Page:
A deeper dive into the factors motivating this shift reveals a pharma industry that, if willing to stay true to the core values of the once niche space, can realize countless benefits — for both their bottom lines and the 300 million patients worldwide suffering from rare diseases.
Then and now
While the study of rare diseases dates back hundreds of years, the story of orphan drug approvals largely began with a pivotal piece of bipartisan legislation passed into law in 1983.
The Orphan Drug Act (ODA) provided financial incentives to attract the pharma industry’s interest through a seven-year period of market exclusivity for approved orphan drugs and tax credits of up to 50% for R&D expenses (this was reduced to 25% in 2017). It also authorized the FDA to designate drugs for orphan status, provided grants for clinical testing of orphan products, and offered up the agency’s assistance in framing investigational protocols.
“Essentially they recognized that nobody was going to make orphan drugs unless there was some sort of incentive for it,” sums up Coté. “The bill was heralded as one of the most effective pieces of legislation ever passed by Congress. And the numbers actually do bear that out.”
Those often-cited numbers are difficult to deny: Prior to the ODA, less than 10 orphan drug products were brought to market from 1973 to 1983. Since the inception of the Act, more than 4,500 orphan designation requests have been granted, and over 730 products have been developed and approved for more than 250 rare diseases.1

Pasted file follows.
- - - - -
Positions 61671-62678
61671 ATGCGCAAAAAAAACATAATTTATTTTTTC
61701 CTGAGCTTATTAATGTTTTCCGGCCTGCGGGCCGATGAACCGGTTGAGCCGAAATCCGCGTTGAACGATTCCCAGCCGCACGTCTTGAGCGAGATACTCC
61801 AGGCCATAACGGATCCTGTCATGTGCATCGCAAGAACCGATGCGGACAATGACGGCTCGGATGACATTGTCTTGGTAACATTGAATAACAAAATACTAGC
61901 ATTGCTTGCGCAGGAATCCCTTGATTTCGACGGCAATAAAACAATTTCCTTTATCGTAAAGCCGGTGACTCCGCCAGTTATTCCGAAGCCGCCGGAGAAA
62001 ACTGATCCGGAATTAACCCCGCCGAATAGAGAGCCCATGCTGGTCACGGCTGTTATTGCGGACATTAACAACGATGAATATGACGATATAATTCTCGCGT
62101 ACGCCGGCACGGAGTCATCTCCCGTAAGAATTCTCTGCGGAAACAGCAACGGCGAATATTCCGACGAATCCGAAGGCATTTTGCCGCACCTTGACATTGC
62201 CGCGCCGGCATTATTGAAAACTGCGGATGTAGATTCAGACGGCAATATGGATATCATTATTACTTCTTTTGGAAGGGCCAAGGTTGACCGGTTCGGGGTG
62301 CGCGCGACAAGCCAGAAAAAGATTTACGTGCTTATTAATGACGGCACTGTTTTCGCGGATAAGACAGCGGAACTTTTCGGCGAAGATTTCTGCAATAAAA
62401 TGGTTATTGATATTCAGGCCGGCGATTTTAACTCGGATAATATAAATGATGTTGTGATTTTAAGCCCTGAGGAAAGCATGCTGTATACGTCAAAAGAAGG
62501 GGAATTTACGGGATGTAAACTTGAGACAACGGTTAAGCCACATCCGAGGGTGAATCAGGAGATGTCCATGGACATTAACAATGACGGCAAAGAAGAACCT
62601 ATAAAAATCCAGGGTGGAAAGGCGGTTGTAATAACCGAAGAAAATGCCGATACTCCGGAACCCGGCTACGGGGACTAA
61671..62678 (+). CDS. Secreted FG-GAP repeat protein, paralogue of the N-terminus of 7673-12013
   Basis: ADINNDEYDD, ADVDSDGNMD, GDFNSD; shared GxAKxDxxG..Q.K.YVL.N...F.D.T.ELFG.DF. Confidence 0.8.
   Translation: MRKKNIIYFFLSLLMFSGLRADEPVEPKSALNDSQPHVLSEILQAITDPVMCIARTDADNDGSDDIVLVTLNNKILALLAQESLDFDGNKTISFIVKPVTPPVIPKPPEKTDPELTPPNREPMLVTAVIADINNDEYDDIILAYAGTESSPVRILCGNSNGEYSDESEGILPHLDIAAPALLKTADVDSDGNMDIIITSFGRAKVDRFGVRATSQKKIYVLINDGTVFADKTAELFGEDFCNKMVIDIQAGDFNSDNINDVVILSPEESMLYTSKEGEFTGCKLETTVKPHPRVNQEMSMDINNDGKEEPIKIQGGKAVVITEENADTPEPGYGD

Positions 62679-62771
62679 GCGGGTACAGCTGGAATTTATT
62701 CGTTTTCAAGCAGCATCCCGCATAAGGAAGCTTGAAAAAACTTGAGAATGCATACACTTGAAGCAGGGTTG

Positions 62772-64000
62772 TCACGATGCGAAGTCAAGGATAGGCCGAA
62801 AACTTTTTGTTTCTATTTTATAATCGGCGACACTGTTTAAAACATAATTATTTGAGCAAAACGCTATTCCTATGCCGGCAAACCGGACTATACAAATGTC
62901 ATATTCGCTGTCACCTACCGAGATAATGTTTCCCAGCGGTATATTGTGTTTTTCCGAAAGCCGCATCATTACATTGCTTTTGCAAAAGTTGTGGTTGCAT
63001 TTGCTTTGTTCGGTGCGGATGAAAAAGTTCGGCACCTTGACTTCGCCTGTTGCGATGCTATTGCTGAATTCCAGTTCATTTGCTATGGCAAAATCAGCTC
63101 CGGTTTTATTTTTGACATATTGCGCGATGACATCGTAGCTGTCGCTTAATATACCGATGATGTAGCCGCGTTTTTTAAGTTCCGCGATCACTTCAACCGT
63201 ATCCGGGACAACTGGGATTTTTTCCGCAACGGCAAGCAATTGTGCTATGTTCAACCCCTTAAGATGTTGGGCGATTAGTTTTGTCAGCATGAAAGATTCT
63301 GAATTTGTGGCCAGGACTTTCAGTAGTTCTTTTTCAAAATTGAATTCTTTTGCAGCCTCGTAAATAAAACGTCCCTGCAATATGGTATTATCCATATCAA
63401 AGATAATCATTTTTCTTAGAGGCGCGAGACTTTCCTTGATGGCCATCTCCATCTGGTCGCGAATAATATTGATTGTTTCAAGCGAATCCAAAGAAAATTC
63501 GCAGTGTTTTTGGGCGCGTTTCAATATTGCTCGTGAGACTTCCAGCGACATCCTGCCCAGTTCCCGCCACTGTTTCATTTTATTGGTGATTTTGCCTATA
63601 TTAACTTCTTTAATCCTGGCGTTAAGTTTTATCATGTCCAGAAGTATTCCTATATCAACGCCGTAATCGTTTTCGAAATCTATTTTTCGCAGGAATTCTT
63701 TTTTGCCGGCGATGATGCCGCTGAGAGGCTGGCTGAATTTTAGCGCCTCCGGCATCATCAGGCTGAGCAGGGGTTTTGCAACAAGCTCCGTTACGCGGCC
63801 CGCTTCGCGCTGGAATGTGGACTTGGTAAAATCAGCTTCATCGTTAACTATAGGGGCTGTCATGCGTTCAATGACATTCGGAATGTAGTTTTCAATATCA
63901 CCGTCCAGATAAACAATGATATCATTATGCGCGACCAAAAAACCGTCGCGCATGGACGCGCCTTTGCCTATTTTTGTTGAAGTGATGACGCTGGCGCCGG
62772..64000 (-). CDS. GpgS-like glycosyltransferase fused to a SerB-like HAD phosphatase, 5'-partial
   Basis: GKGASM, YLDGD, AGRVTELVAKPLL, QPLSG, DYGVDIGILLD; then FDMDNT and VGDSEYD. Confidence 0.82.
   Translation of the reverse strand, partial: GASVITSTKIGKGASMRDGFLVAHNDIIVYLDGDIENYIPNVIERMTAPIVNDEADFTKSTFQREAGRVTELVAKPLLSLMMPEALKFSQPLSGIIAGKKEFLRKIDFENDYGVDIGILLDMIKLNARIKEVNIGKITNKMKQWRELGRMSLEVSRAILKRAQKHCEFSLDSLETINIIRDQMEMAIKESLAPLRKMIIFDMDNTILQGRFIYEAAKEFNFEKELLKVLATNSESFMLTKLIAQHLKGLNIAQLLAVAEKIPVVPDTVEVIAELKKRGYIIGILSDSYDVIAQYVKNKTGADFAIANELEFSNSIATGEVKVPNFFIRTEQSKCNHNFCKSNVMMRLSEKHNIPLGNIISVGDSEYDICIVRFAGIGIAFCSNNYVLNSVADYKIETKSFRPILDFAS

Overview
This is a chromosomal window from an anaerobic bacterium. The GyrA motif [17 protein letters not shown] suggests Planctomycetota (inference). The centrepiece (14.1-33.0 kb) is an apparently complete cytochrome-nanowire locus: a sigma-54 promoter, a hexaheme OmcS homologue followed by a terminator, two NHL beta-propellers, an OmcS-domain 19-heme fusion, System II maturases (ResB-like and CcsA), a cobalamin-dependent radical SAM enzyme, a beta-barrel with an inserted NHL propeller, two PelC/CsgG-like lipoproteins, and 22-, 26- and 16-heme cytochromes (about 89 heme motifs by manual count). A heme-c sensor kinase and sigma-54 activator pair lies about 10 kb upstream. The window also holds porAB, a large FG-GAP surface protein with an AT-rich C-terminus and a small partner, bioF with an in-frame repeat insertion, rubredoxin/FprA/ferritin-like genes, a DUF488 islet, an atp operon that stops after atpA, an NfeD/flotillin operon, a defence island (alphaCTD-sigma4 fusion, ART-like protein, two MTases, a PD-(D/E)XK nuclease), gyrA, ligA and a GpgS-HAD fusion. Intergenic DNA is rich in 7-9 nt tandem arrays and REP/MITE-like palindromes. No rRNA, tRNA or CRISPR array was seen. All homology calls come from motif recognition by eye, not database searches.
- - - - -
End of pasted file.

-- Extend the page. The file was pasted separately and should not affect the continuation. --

And yet, despite the incentives offered by the ODA, passing the law was not an instant floodgate for orphan drug development.
“The big companies really ignored the orphan drug opportunity for the first number of years after the Act, so a whole new segment of the industry grew up around orphan drugs, consisting of little companies, many of them biotech. They were the first to recognize the importance of the law and its incentives,” said Meyers, in a 2016 interview.
Coté had a similar experience while at the FDA. “So when I started at the OOPD [in 2007] people weren’t very interested in orphan drugs. I once went to visit a well-known large pharma company and I tried to talk them into making more orphans. At the time I was served some very, very nice coffee as I was sitting there in my uniform from the FDA. They all smiled a great deal, nodded their heads, and not much was done,” recalls Coté.
But today, it is unlikely that any pharma company would shrug off a discussion about a market that’s predicted to surge to $217 billion by 2024. According to Evaluate Pharma, after nearly four decades of relatively consistent growth, orphan drugs now comprise a cornerstone of the pharma market. It is so robust that rare diseases now take home the majority of drug approvals in the U.S. — in 2020, more than half of FDA’s novel drugs were approved to treat orphan diseases.